The cyanobacteria outbreaks threaten public health for swimmers and kill aquatic invertebrates that salmon and steelhead trout eat. Now, officials warn residents in late summer and fall to stay out of certain stretches of water and keep their dogs out. Eleven dogs have died from ingesting the floating algae since 2001.
The effects are disheartening to many locals because healthier salmon runs were signaling that the rivers were gradually improving from the damage caused by more than a century of logging.
“Now with these water diversions, we’re potentially slamming the door on salmon recovery,” said Scott Greacen, director of Friends of the Eel River.
In June, Bauer and other agency scientists accompanied game wardens as they executed six search warrants on growers illegally sucking water from tributaries of the Trinity River. At one, he came upon a group of 20-somethings with Michigan license plates on their vehicles, camping next to 400 plants. He followed an irrigation line up to a creek, where the growers had dug a pond and lined it with plastic.
“I started talking to this guy, and he says he used to be an Earth First! tree-sitter, saving the trees,” Bauer said. “I told him everything he was doing here negates everything he did as an environmentalist.”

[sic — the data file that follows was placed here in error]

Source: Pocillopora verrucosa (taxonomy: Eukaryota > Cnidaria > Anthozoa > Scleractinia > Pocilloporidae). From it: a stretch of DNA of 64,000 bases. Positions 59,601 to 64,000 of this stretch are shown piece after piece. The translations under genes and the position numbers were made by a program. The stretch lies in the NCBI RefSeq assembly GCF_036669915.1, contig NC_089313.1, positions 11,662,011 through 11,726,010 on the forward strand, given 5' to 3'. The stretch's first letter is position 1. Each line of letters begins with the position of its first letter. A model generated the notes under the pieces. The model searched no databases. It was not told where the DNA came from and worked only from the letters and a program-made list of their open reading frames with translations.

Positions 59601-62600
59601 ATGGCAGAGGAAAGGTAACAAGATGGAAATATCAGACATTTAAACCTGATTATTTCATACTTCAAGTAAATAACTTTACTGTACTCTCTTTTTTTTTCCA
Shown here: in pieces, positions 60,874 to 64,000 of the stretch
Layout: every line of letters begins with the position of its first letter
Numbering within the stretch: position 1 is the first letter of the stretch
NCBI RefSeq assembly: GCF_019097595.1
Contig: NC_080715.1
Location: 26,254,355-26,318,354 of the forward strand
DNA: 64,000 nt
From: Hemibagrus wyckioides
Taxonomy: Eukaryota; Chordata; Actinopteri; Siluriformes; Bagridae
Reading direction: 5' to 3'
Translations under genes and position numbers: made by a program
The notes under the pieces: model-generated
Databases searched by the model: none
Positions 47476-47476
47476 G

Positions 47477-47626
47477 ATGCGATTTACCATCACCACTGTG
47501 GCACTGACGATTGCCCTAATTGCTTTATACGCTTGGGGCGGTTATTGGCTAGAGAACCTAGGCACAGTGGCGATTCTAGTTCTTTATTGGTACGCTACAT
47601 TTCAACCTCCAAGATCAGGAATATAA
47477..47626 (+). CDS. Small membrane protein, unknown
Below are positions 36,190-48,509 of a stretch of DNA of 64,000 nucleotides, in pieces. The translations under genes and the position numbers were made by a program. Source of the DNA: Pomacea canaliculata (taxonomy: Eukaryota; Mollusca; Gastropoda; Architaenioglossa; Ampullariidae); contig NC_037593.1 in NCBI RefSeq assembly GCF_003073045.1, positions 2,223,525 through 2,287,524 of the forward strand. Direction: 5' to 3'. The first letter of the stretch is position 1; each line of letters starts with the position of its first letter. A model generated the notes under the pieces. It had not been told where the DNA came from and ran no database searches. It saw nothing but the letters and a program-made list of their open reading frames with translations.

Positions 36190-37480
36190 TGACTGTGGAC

The man was a small-timer in this new gold rush. As marijuana floods the market and prices drop, many farmers are cultivating ever bigger crops to make a profit. They now cut huge clearings for industrial-scale greenhouses. With no permits or provisions for runoff, the operations dump tons of silt into the streams during the rainy season.
Scanning Google Earth in his office recently, Bauer came upon a “mega grow” that did not exist the year before — a 4-acre bald spot in the forest with 42 greenhouses, each 100 feet long.
Figuring a single greenhouse that size would hold 80 plants, and each plant uses about 5 gallons of water a day, he estimated the operation would consume 2 million gallons of water in the dry season and unleash a torrent of sediment in the wet season.
“There has been an explosion of this in the last two years,” he said. “We can’t keep up with it.”
Every grow has its own unique footprint. Some farmers on private land avoid pesticides and poisons, get their water legally, keep their crops small and try to minimize their runoff. Urban indoor growers might not pollute a river, but they guzzle energy. A study in the journal Energy Policy calculated that indoor marijuana cultivation could be responsible for 9% of California’s household electricity use. Other producers, like the Mexican drug trafficking groups who set up giant grows on public lands right next to mountain streams, spread toxins far and wide and steal enough water to run oscillating sprinkler systems.
But it’s not just the big criminal groups skirting the rules. Tony LaBanca, senior environmental scientist at Fish and Game in Eureka, said less than 1% of marijuana growers get the permits required to take water from a creek, and those who do usually do it after an enforcement action.